no-stick spray.

PREPARATION

Preheat oven to 350 degrees.

Mince white onion, red onion, and garlic. Seed bell pepper. Mince bell pepper, carrot, spinach, and tomato. Add olive oil, white onion, red onion, and garlic to pan. Sauté on medium-high heat for 5 minutes. Stir frequently.

Put all ingredients in large mixing bowl. Combine everything with hands. Is this messy? Yes, it is. Spray casserole dish with no-stick spray. Put mixture in casserole dish. Put casserole dish in oven. Bake at 350 degrees for 1 hour.

TIDBITS

1) The ancient Greeks believed mustard soothed sore muscle, and cured toothaches.

2) Being so much smarter, we now think mustard stimulates the appetite, improves digestion, clears sinuses, and increases blood circulation.

3) Sprinkle mustard flour in your socks to prevent frostbite.

4) Throwing mustard seeds over your right shoulder at your clothes washer and dryer will prevent them from stealing one sock from every pair.

5) Some Danes and Indians think you can ward off evil spirits by scattering mustard seeds around your home’s perimeter.

6) Lutefisk placed all around your home repels all evil spirits, people, and indeed every organism on this Earth.

7) Extraterrestrials will not visit our planet as long as we make lutefisk.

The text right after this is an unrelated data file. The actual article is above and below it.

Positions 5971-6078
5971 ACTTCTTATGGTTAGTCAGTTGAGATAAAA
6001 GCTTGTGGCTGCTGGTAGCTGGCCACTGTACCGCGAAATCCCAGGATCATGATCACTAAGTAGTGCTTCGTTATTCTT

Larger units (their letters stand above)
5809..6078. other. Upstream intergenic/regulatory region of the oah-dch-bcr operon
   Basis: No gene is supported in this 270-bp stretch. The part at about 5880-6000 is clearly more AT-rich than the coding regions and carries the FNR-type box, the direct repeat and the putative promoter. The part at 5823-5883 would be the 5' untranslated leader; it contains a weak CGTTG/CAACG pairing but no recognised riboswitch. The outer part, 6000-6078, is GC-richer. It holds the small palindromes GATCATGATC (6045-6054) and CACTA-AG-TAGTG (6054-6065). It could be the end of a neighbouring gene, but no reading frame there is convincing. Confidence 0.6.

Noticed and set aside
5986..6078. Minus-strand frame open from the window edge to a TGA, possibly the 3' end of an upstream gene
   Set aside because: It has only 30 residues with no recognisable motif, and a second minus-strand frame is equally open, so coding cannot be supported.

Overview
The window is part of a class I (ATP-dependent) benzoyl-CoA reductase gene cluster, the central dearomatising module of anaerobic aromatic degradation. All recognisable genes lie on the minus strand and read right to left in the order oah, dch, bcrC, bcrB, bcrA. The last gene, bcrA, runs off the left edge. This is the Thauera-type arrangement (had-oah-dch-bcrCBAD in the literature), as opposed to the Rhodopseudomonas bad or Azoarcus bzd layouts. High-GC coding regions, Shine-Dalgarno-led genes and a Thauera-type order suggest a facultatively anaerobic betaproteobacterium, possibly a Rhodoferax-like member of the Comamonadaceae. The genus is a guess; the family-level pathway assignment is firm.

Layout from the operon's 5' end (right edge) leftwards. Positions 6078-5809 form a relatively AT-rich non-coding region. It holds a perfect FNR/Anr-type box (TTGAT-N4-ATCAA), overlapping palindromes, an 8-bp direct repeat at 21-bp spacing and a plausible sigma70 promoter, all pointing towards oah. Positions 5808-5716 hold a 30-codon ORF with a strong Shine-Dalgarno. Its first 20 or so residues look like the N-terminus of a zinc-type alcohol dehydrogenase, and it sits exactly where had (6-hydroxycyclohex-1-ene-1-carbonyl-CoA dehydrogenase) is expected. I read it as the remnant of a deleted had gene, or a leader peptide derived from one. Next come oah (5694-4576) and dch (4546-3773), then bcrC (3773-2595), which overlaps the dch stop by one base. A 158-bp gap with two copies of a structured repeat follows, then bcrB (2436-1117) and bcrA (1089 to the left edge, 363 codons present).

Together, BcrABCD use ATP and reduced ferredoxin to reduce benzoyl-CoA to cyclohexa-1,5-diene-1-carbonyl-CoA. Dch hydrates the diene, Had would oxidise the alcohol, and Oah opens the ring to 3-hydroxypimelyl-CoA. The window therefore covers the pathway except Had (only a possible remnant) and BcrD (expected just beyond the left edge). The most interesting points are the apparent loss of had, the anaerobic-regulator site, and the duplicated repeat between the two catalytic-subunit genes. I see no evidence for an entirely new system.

8) There is not a single nation in the world that even considers using lutefisk as a weapon of war.

– Chef Paul

4novels

My cookbook, Eat Me: 169 Fun Recipes From All Over the World,  and novels are available in paperpack or Kindle on amazon.com

As an e-book on Nook

or on my website-where you can get a signed copy at: www.lordsoffun.com

 

Categories: cuisine, food, humor, international, recipes | Tags: , , , , , , , , , , , , , , , , , , , , , , , , , , , , , | Leave a comment

Chicken Provencale Recipe

French Entree

CHICKEN PROVENÇALE

INGREDIENTSChicPro-

2 chicken breasts
2 teaspoons herbes de Provence
1/2 teaspoon mignonette pepper (Tellicherry black pepper, Muntok white pepper, coriander)
2 tablespoon olive oil
2 red bell peppers
1 green bell pepper
3 garlic cloves
1/2 cup white wine

SPECIALTY UTENSIL

kitchen mallet

Serves one wrestler in training for the Olympics, two people with regular appetites, and four guests who got into your private stash of Belgian truffles before even trying this lovingly prepared meal and are never getting invited again.

PREPARATION